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Motion for summary judgment. Fulton Superior Court. Before Judge Johnson.
1. In its first enumeration of error, defendant/appellant First Community claims that the trial court committed procedural error in granting plaintiff/appellee Bryan Starr & Associates, Inc. (Starr & Associates) motion for summary judgment in this action involving a lien arising out of the following facts. Starr & Associates served by mail a motion for summary judgment and a supporting affidavit on January 16, 1991. On February 14, 1991, the superior court granted defense counsel's motion for a leave of absence from February 19, 1991, through February 28, 1991. On February 22, 1991, prior to the end of this leave, the superior court granted Starr & Associates' renewed motion for summary judgment.
The response to the motion for summary judgment was due 33 days after service of the motion, on February 18, 1991, which was a legal holiday. See generally Rule 6.2 of the Uniform Rules for the Superior Court; OCGA 9-11-56; 9-11-5 (b); 9-11-6 (e); Pyramid Constr. Co. v. Star Mfg. Co., 195 Ga. App. 644 (394 SE2d 598) (1990). Thus, the period within which First Community was required to respond to the motion was extended by one day to February 19, 1991, which date fell within defense counsel's leave of absence. See OCGA 9-11-6 (a).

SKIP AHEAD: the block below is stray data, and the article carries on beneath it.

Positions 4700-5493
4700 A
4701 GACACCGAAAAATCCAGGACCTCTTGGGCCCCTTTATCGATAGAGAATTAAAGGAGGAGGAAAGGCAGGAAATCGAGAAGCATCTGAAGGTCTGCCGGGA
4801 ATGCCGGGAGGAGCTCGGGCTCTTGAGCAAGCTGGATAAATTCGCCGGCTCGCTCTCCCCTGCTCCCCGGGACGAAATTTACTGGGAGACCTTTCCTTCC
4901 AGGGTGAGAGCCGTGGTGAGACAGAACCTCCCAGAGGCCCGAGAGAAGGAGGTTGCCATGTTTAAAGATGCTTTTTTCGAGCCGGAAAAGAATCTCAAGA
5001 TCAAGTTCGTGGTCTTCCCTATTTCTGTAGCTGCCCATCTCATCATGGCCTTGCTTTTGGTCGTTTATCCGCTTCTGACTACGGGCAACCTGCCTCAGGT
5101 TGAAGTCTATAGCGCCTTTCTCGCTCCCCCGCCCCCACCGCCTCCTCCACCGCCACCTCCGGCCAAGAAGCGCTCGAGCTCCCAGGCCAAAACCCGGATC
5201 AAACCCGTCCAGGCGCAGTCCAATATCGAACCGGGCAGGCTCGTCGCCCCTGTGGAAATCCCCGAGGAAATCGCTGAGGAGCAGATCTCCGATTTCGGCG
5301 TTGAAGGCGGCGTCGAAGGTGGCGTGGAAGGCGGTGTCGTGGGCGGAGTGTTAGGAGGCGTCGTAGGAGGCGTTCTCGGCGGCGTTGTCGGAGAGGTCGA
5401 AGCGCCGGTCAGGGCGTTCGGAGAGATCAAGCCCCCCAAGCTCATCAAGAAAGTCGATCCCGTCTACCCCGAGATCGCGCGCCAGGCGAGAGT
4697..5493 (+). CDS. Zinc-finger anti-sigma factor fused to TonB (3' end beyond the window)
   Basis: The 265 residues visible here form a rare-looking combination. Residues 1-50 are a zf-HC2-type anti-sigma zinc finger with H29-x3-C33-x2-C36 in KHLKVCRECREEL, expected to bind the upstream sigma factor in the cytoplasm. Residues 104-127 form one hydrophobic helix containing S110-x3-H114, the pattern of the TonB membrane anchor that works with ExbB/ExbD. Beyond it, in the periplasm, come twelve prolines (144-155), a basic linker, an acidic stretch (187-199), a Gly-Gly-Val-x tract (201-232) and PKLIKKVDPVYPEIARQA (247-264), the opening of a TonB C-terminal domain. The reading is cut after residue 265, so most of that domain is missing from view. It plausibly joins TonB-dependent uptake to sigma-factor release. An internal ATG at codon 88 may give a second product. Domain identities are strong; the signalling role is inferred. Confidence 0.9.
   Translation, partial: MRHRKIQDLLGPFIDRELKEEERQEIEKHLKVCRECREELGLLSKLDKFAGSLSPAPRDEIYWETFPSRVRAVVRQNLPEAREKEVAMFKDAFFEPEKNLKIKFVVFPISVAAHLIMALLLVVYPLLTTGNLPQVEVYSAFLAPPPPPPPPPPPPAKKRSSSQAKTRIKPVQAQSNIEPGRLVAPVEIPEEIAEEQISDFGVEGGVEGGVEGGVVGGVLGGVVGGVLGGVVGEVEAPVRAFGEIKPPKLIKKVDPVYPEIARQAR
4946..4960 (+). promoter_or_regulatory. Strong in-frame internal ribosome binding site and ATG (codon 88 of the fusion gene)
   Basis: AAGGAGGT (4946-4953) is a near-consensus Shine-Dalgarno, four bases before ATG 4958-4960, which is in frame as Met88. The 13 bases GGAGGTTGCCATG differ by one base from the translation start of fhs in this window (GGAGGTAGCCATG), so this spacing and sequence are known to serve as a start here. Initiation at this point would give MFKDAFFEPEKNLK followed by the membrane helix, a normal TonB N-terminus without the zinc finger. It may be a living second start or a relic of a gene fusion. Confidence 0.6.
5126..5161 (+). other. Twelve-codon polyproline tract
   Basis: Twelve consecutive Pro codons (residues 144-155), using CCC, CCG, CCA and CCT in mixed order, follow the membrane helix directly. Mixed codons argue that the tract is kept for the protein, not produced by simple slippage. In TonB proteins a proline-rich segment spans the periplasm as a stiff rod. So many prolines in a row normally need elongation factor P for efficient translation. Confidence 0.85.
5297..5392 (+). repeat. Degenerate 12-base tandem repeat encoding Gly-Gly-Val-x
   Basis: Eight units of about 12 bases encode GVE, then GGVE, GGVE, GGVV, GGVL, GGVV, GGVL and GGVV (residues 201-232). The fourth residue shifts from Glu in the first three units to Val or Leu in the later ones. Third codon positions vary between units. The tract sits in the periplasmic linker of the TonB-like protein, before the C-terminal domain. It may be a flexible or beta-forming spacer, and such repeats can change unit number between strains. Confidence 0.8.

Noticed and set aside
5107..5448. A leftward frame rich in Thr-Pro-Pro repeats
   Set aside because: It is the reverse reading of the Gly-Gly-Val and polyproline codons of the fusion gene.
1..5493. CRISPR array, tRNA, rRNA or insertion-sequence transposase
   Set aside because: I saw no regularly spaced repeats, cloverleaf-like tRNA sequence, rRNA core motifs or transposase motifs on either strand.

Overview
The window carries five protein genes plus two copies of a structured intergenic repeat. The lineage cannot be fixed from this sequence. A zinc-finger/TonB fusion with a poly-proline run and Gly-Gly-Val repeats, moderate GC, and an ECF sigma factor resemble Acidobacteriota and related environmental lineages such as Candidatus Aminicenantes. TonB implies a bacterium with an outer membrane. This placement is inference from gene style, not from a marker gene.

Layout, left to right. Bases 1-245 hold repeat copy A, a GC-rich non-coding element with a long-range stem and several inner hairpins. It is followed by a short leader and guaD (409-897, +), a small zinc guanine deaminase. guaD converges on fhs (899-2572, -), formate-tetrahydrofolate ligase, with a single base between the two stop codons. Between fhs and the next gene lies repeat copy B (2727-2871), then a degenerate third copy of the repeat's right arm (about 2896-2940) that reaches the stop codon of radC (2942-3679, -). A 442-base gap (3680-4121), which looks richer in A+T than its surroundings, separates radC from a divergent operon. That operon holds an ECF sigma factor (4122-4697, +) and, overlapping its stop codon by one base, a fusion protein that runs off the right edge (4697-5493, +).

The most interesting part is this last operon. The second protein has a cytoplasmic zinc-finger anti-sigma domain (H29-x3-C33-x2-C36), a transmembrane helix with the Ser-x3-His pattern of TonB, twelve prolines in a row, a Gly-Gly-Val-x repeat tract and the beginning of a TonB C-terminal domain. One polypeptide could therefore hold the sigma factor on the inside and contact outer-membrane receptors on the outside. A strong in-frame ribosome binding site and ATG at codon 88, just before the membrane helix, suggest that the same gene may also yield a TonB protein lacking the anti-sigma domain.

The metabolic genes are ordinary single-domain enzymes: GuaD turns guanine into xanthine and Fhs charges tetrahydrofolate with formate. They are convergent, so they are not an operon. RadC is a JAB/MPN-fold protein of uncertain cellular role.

First Community argues that the superior court's order granting Starr & Associates' motion for summary judgment was improper since such motion was granted during its leave of absence. First Community cites Rule 16 of the Uniform Rules for the Superior Court which provides: "[a] leave when granted shall relieve any attorney from all trials, hearings, depositions and other legal proceedings in that matter." First Community claims that the leave of absence extended the period of time allowed to respond to the motion for summary judgment.
We cannot accept First Community's argument since we do not interpret the "proceedings" from which an attorney is excused by a leave of absence to include filing deadlines. Few Georgia cases interpret Rule 16 and no cases directly address the obligations from which an attorney is relieved by a leave of absence. See generally Dial v. Turner, 179 Ga. App. 689 (347 SE2d 305) (1986); Birts v. State, 192 Ga. App. 476 (385 SE2d 120) (1989); Bryant v. BMC of Ga., 188 Ga. App. 124 (372 SE2d 280) (1988). Nonetheless, we interpret the "legal proceedings" from which an attorney is excused by a leave of absence to mean appearances before a court, not filing deadlines.
This conclusion is supported by statutory authority which demonstrates that a leave of absence is not the mechanism for extending filing guidelines. OCGA 9-11-6 (b) specifically outlines the procedure by which an attorney may extend the period for filing a summary judgment responsive brief. Thus, in order to extend the response period, First Community should have followed the statutory provisions regarding that situation.